PARADISE FOR A PRICE The brilliant cyan Hawaiian sky is punctuated by a white puff of cloud. Floating by two angels, look down, fantasizing. One turns to the other and says, “I dreamt I died and went to Lana’i.” But I exaggerate. Clouds aren’t allowed over Lana’i. With eyes shut against the strong Hawaiian sun, all your senses come alive. Feel heat warming your skin, almost sizzling to the point of discomfort, but liberally applied sunscreen assuages your fear and opens you to the primal life forces of the sun. You are having a complete phototropic reaction. Pores open, tensions melt, muscles relax utterly and completely. You pick up the distant ambient sounds of children in pools, ocean waves, discussions of paperback bestsellers and East Coast weather–nothing of consequence to disturb the calm. In this moment of semiconscious serenity, you hear a whisper. “Chilled face cloth sir?” These are words that will resonate in the coming months. When was the last time your teen-agers were so considerate, your wife so altruistic? Yet here was a total stranger offering you his tightly rolled package of iced refreshment, followed by a fruit smoothie or an alcoholic “umbrella drink” to slate your thirst. Does life get better than this? Not likely. There are some high-end resorts in Hawaii, but few offer a higher level of creature comfort than Lana’i. This is the third smallest island of the Hawaiian chain. Formerly known as the “Pineapple Island,” a massive Dole plantation has been transformed– Cinderella to Princess. This is the company town that was converted in 1991 to service two world-class resorts – beachfront Manele Bay and The Lodge at Koele. These two hotels, comprising 352 rooms, were built for a reputed $500 million. Yes, that’s half a billion dollars, or the gross national product of several Third World countries. There is at least one direct staff (not administrative) member for each room. Imagine the level of pampering and service these numbers can provide. You are a millionaire for a day, or you better be when the VISA bill arrives. Spend a few days at Manele Bay. Breakfast begins with a photocopied NYTimes Fax, mango jellies, white tablecloths amid a small army of white-jacketed, gold epauletted wait staff. The Kona coffee comes from silver carafes, hot fragrant, competing with the surrounding orchids for your attention. The beans have walked down the hillside of the neighboring island simply to caress your lips this morning. A bagel appears in a sea of cream cheese, which is applied to the plate with a pastry bag, a palette of waves, punctuated by rosettes. Surrounding this is imported smoked salmon, or more realistically phrased, enough lox to feed my family for generations. Here sunscreen is dispensed in industrial-sized pumps around the pool. Stroll to adjacent Hulopote Beach, a beautiful stretch of unblemished white sand. It is yours alone, virtually unpopulated. Snorkel on the Trilogy catamaran or scuba dive after a“resort course” in the pool.WPN118_copy Swim among dolphins and green turtles. Have lunch on the boat or dine at one of the resorts, on plates of fresh oni, ahi, mahi-mahi nestled on beds of fresh greens and noodles, garnished of course, with pineapple. Pastries, tarts and sorbets make you weep with the knowledge that all good things must come to an end. In the midst of your day, while you were involved in any number of diversions, your bags can be transferred from one resort to another. The island is seamless in its accounting. Virtually everything on the island can go on your room bill. This is a company town, but what a company. The Lodge at Koele is a rare pine forest resort, isolated, elegant and unique in the islands. Its 102 rooms are encircled by an endless arcade of rattan chaises on colonnaded porches, surrounded by acres of perfectly manicured formal gardens ornamented by a white Victorian orchid arboretum. Here you wake up with nothing to do and by noon you’re not even half way through your day. Depending on your energy/rest ratio you may choose from mountain biking, horseback riding, a formal putting course or 18 holes of golf. Take your pick of the lush and scenic course adjacent to the Lodge or take a hotel van (20 minutes) to the breathtaking, Jack Nicklaus-designed ocean-view course at Manele. You can rent a four-wheel-drive jeep (“bikini top” fold-down model) and drive across the Monro trail for a view of all the islands and a conversation with the gods of Hawaii, or drive westward to see the Garden of the Gods. This is a strange barren, red-clay environment where residents have erected stone cairns and totems that form lonely silhouettes against the sky. If you are covered with red dust from your expedition, hit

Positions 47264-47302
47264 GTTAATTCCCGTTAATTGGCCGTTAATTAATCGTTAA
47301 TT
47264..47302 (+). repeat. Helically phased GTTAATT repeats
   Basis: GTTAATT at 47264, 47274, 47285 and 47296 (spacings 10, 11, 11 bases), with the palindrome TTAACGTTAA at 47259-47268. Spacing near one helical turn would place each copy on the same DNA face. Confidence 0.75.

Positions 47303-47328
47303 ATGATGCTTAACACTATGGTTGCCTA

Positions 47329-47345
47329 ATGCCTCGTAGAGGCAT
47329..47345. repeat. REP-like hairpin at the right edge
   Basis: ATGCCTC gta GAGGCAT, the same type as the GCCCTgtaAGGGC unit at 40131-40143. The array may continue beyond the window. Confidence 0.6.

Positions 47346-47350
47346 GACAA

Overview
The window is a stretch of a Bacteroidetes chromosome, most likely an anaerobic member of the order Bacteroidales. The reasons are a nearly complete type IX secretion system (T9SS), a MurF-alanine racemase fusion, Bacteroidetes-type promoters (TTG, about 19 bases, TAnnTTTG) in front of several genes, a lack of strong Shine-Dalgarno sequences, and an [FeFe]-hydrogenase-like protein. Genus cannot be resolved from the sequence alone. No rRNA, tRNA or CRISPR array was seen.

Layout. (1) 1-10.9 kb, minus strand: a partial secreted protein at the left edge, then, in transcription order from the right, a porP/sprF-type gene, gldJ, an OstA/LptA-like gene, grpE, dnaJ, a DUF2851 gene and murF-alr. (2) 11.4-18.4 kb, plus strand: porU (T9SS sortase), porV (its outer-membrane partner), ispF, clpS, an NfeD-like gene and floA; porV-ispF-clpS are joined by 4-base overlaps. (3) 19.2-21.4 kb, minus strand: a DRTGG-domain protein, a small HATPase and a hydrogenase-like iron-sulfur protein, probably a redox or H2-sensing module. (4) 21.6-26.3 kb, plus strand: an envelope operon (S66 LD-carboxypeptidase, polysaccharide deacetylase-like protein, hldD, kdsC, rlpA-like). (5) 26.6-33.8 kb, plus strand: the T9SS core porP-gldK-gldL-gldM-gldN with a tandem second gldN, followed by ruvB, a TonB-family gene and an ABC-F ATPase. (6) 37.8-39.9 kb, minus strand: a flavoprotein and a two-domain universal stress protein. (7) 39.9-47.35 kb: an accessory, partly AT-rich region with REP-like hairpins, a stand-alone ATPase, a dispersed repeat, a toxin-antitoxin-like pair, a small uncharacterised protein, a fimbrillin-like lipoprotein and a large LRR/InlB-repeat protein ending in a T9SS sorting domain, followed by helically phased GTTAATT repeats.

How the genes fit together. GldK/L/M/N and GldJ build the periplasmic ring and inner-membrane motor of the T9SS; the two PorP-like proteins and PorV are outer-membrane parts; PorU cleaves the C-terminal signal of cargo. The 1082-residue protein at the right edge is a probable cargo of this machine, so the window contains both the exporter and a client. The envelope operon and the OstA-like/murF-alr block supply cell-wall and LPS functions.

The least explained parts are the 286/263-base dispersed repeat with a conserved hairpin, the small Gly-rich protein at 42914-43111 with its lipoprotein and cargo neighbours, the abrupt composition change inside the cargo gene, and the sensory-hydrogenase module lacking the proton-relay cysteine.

the spa and cap the day with a massage or a facial. If you prefer the equestrian rather than vehicular mode, try a horseback ride through the morning fog on a mountain-top with a view of Molokai, the Big Island, Maui and Oahu. Try blasting away at the 14-station “sporting clay” course, where you go via golf cart to shoot shotgun rounds at clay targets imitating every bird and small game possible. A shootist pro will drive you around and show you how to maximize your score on a 100-clay target range as your shoulder aches with each attempt. Whatever events you choose, there is a picnic lunch and wet towels to go along. If you are exhausted from your activities take tea at 4 o’clock. WPN119_copyThe Sumatra blend and perfect teacakes transport you to an era of refined colonialist elegance as you have a brief respite on the verandah. Have a quiet walk to town. Dine at the refurbished old Lana’i hotel downtown n Lana’i City. Dinners at any of the restaurants are not simply meals, they are presentations, culinary plays in several acts in a setting worthy of any Noel Coward performance. This is not the nightlife of Waikiki. There are billiards, backgammon and walk-in fireplaces with overstuffed chairs to help you digest dinner and savor the day in the evening sunset. Rather than the barrage of neon and disco, you are surrounded by fragrances of orchids and colors of the twilight. This is elegance, not fashion–style, not fad. Top suites go for $2,000 a night (butler included) down to a “modest” $250, but the adage applies that “If you have ask the price, don’t bother.” This is not the land of “we’ll leave the light on for you.” What you can expect is a bed turned out with linens meeting the most exacted Martha Stewart standards and several of the world’s best chocolates laid out among tastefully arranged orchids. This is rare luxury and the price is commensurate with the experience. Hawaii is usually a pricey vacation but heaven rarely comes cheap. Lana’i is the best of the best. Bill Gates, software god, was married on the 12th tee of the ocean-side golf course, giving testimony that this is where God would go if he had money. Lana’i is paradise on Earth. This is not the vacation for the feint of wallet. But, if price is no object, there is no other place. It will change the way you dream. Pass the chilled facecloth.WPN121